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Are you Overthinking? 5 Ways to Biblically Respond


If you need to ask yourself if you're overthinking, you've answered your own question.

Oftentimes, I get stuck in the legalism of religion, focusing so much on getting it right, that I lose sight of what's right. If I overthink an interpretation of scripture, I risk idolatry and greed. If I apply too little, it could lead to laziness.

Two of the deadly sins down, five to go.

I would rather be accused of over thinking than not giving something another thought and wondering later how I got into a mess.

Take a simple example like dinner. I don't just carelessly decide what to have for dinner on any given night. I look at schedules for the next week, figure out who can cook on which night and whether we've had a similar meal in the last two weeks and whether the meal would be more appropriate for a night in the next two weeks.

Then I recall what's already in the cabinets and fridge so I can pair ingredients or save the extra for a meal next week. I take into consideration the sides that will go with it and what will make good leftovers for lunches the next day.

Or, if I know money is tight based on the bills that are due that week, I'll need more casserole type food that can be frozen.

And this is just mind mapping like a slide puzzle during a boring meeting. Don't get me started on real overthinking that includes fear, panic, and back up plans for the back up plans.

Overthinking is a favorite past time for Introverts, like myself. Preoccupation of mind, soothes and comforts, like an old friend. Overthinking is a defense mechanism, but can also be a crutch.

I know I'm stuck in my head too much when I become irritable at the slightest interruption. My mind never stops churning, excavating facts from long ago to apply to current situations. All the while, revising stories and storing the revisions in just the right place so I can retrieve it later.

At the same time, instead of disposing of the seemingly superfluous fact, I schedule a reminder in my head to document the information in the appropriate work space on my computer.

This works great if I'm all alone in my introvert bubble. A BIG problem for me? If I get interrupted during that sequence, not only did I lose the documentation entry, I've probably lost the entire scene revision.

And that makes me irritable.

So while it looks like I'm only daydreaming, don't poke the bear. I'm actually processing and working and problem solving. I just haven't put it on paper yet.

Unfortunately, I can multiply this scenario by a dozen or two, that go on at any given time, and when I don't give myself a break and allow the freedom to NOT think, it leads to unhealthy behaviors. My poor husband.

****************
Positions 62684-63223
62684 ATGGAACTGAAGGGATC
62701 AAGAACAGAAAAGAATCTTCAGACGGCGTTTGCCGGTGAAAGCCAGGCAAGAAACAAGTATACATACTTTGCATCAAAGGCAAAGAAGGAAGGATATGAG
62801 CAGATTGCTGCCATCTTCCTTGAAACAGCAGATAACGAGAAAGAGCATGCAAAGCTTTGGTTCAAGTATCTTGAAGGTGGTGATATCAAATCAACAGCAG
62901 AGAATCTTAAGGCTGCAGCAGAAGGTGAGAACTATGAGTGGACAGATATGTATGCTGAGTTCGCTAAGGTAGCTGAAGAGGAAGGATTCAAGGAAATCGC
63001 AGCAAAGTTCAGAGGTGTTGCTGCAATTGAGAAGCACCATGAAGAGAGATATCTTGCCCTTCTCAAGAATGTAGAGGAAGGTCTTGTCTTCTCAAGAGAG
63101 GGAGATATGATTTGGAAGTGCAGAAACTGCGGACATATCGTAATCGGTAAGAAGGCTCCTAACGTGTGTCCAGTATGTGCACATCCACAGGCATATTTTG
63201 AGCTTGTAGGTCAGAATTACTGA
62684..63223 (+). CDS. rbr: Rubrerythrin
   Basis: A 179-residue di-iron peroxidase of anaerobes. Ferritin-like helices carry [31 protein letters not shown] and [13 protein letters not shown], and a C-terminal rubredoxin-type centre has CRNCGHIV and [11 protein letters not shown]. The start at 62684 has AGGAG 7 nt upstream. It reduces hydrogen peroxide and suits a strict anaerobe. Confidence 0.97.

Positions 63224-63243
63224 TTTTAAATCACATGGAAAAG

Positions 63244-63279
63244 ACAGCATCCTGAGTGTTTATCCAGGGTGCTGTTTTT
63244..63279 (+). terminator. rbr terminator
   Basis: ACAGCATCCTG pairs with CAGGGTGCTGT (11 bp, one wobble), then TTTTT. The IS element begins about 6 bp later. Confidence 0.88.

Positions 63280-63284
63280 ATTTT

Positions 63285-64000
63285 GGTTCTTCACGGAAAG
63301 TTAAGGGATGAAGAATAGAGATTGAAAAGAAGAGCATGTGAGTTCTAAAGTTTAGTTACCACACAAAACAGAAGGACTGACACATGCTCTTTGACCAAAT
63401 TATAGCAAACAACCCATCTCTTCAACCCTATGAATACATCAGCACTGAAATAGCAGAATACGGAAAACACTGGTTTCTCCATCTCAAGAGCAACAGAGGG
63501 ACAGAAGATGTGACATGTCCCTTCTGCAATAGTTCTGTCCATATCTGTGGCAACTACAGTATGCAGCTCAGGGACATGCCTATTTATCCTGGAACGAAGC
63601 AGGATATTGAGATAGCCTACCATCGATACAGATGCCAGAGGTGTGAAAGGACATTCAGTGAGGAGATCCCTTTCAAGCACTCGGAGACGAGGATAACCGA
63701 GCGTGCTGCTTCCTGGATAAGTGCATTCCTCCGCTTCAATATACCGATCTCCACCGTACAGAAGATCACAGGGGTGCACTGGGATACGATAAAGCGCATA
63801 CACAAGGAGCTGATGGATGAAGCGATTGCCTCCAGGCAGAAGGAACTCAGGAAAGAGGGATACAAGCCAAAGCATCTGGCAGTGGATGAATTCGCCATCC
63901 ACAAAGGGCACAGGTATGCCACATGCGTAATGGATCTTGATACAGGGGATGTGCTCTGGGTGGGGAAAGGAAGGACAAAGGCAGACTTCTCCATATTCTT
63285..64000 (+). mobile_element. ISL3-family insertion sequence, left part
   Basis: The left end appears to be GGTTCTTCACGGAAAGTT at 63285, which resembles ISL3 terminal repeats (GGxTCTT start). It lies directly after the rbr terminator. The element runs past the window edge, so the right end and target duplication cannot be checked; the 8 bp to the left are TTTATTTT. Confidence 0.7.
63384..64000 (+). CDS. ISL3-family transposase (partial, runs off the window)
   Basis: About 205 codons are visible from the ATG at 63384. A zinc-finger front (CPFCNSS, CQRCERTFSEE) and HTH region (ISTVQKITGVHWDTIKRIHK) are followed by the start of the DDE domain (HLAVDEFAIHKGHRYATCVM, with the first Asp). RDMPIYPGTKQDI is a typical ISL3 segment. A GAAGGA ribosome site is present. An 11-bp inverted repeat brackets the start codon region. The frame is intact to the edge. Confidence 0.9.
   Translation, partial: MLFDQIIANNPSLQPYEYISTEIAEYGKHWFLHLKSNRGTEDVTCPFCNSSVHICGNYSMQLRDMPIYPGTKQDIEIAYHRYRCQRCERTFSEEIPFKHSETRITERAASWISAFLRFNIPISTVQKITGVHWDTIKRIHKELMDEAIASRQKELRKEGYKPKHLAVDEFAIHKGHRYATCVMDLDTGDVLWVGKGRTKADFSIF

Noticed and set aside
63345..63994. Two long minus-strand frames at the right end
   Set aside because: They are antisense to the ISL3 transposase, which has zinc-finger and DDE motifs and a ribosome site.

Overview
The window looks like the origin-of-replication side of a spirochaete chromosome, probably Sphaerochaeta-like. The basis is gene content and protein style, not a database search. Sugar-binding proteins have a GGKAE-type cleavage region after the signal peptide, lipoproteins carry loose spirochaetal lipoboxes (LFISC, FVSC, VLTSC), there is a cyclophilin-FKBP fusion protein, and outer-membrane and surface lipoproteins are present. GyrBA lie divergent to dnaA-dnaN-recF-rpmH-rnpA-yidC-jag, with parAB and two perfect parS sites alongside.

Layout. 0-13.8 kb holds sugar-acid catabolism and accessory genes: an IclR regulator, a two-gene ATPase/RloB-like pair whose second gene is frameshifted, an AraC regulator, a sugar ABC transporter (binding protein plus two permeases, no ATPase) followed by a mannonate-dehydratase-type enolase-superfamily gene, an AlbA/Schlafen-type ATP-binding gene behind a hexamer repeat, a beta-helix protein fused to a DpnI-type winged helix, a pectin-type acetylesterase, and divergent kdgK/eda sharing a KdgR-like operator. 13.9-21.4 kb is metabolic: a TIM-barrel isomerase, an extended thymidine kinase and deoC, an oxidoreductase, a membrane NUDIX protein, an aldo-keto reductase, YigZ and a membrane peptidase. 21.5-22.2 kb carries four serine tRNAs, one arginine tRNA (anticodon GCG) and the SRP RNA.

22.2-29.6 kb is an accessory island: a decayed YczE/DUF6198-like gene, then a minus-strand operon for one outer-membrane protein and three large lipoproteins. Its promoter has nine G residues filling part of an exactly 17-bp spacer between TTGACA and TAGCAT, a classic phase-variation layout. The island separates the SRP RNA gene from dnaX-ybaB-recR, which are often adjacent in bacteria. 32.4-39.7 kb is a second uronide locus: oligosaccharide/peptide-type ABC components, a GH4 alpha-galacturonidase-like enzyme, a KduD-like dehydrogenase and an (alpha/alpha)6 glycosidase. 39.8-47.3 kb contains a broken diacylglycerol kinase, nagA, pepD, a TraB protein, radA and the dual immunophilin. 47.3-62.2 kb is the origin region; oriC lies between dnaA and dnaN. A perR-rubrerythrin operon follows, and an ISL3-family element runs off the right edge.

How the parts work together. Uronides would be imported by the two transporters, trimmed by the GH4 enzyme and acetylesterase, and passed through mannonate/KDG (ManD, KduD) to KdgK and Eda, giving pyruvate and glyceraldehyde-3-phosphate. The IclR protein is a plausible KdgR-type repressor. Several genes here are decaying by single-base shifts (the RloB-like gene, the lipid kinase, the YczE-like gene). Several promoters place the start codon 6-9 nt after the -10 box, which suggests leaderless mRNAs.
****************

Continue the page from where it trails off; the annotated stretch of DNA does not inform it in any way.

When I get to that place where my personal space is lined with an electric fence, reminding people to proceed with caution, I know I need to step back and uncomplicate my world a bit.

Philippians 4:6-9 makes it so clear to me how I can take my mind from overthinking to rest:

Be anxious for nothing, but in everything by prayer and supplication, with thanksgiving, let your requests be made known to God; and the peace of God, which surpasses all understanding, will guard your hearts and minds through Christ Jesus. Finally, brethren, whatever things are true, whatever things are noble, whatever things are just, whatever things are pure, whatever things are lovely, whatever things are of good report, if there is any virtue and if there is anything praiseworthy—meditate on these things. The things which you learned and received and heard and saw in me, these do, and the God of peace will be with you.

Let's break it down:

Calm Down We are instructed to be anxious for nothing. I picture God with his hand up saying, "Stop. Just stop. Calm down." What ever it is that I think is so important to ruminate over, I picture God in front of me telling me to stop. Would I still keep going, trying to convince Him my worrying was valid? Not a chance.

Be Thankful I'm thankful to have the time, resources, and sound mind in order to overthink a situation. It means I have a job, or a family, or a car or something in my life to overthink about. It means God has placed something on my heart and mind of importance that He wants me to figure out. I have the honor and responsibility to remove selfishness from it and focus instead on seeking Him.

Ask Once After I stop running my problem through my hamster wheel and have taken time to thank God, I am more poised to let my request be made known. I can communicate the problem and ask God for direction, correction, and grace.

Be Still The part I miss most often is allowing the peace of God, which surpasses all understanding, will guard our hearts and minds through Christ Jesus. This part of the verse reminds me I cannot lay it at His feet, then yank back the portions I think I need back. Once I've been obedient to the calls in the rest of this verse, I must sit back and allow the peace of Christ to cleanse and speak to my heart.

Calibrate Now that I have a clear mind, I can look at my issue with a fresh perspective. I can take my situation and reflect on whether the issue at hand seeks or provides truth, exhibits nobleness, justice, and purity. Is it lovely (endearing), of good report (spoken well of), virtuous and worthy of praise? Try asking yourself the opposite: is it false (can you find evidence of it anywhere in the bible?) or crude? Does it promote injustice and vulgarity? Is it vile, gossipy, indecent, or deserving of reproach?

I'm so grateful to have a Savior to lean on. Grateful that He cares for me and knows how quiet the chaos so I can focus on Him.

Are you an over thinker? I'd love to hear from you in the comments below.

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#Introverts #Overthinking #Psychology #Sociology #Philippians

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